WAR SPEECHES 1940-1945

(Cohen A224) (Woods A113)

This softbound work is the first collected edition of war speeches, derived from the first six war speech volumes (Into Battle through Victory). In Artillery of Words, Frederick Woods wrote: “With these speeches, together with Arms and the Covenant, we have the clearest possible picture of Churchill the gladiator, the fighter, waging war with words as well as with bombs and bullets. No one knew better than he the propaganda value across the world not only of his constant refusal to admit defeat (though he acknowledged passing set-backs in the House of Commons) but also of his never-tiring assertions of eventual victory.”
In 1954, accepting the congratulations of Parliament on his eightieth birthday, Churchill uttered his famous assessment of his role as spokesman for Britain:

“I was very glad that Mr. Attlee described my speeches in the war as expressing the will not only of Parliament but of the whole nation. Their will was resolute and remorseless and, as it proved, unconquerable. It fell to me to express it, and if I found the right words you must remember that I have always earned my living by my pen and by my tongue. It was the nation and the race dwelling all round the globe that had the lion heart. I had the luck to be called upon to give the roar. I also hope that I sometimes suggested the lion the right places to use his claws.”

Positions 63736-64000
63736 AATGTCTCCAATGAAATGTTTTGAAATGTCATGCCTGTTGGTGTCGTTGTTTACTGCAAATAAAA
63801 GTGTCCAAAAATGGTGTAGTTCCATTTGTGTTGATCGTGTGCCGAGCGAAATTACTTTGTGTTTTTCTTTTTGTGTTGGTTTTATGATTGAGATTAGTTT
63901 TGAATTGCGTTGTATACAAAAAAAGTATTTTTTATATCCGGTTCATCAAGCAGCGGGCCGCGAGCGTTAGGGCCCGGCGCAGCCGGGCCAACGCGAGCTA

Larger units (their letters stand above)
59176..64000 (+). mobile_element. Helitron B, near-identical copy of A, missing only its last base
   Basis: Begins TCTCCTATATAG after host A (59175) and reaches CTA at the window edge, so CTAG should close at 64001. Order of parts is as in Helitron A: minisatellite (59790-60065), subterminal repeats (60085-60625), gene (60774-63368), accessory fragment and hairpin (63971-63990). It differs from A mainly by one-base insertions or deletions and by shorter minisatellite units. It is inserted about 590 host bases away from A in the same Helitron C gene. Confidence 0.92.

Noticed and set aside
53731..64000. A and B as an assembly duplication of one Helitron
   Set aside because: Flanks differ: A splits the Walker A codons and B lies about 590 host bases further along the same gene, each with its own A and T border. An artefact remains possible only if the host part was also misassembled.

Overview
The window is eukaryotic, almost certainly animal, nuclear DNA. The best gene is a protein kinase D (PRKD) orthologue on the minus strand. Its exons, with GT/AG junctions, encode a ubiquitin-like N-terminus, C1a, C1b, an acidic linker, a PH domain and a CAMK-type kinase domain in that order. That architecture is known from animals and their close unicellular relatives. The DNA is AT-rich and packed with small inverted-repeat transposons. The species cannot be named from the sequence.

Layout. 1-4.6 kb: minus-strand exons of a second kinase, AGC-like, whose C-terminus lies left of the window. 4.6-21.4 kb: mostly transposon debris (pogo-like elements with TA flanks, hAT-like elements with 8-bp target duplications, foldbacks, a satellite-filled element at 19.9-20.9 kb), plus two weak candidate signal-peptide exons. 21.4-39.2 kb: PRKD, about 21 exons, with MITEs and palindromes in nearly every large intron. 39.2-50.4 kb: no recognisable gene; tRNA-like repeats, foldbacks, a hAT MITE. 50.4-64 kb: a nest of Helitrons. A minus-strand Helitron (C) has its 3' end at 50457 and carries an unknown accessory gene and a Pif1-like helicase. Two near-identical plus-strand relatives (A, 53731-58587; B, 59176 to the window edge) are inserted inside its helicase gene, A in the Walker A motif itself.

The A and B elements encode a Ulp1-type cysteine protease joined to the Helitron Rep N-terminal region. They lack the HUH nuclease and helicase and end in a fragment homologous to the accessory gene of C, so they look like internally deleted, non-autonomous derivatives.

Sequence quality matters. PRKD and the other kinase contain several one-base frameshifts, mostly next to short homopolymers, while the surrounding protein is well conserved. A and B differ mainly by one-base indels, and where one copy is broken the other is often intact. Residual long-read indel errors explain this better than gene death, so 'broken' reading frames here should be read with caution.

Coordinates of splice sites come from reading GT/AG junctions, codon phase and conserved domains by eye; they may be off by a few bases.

-Richard M. Langworth

Though a cheap production published on pulpy paper—mainly for export, probably—this is a significant work: the first collected edition of War Speeches, establishing the collected text later expanded in 1952-53 with the definitive three-volume edition. Ignored for years by collectors, it has since become recognized as an important volume and has become very rare both in Britain and abroad.

Not so many years ago copies could be bought for a few dollars (or the equivalent); today prices of near-fine copies (the aging of the paper makes really fine ones very rare) are high-pitched. The book’s poor materials mean that there are many worn or defective copies, so it is possible to own one without nearly such a high investment, but one has to look around.



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First Edition
Cohen A224.1 / WoodsA113

A113 Publisher: Cassell and Company Ltd., London, 1946
Softbound in wrappers printed black and light blue on white stock. 16mo, 284 pages numbered (i) -(x) and 1-271 (+3) plus coated paper frontispiece (J. Russell Sons photo of the author) facing the title page and tipped onto a blank free endpaper. Published July 1946 at 5s. ($1.25).

Impressions and Quantities
One impression of 20,000 copies.

None reported. Several collectors report copies without frontispieces, but examination has always shown that these were removed by a previous owner: the Russell photograph is highly frameable.




Foreign Translations (uniform with this volume)



Published by Cassell: London 1946.


Published by Cassell: London 1945. The first world edition of the Cassell paperback collected War Speeches, thus highly collectible. Adds one speech not in the English edition (21 September 1943) but lacks the last sixteen speeches of the English edition (1944-45). This edition contains a frontispiece photograph of the author.




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Click here for a list of terminology, bibliographic information, and other notes.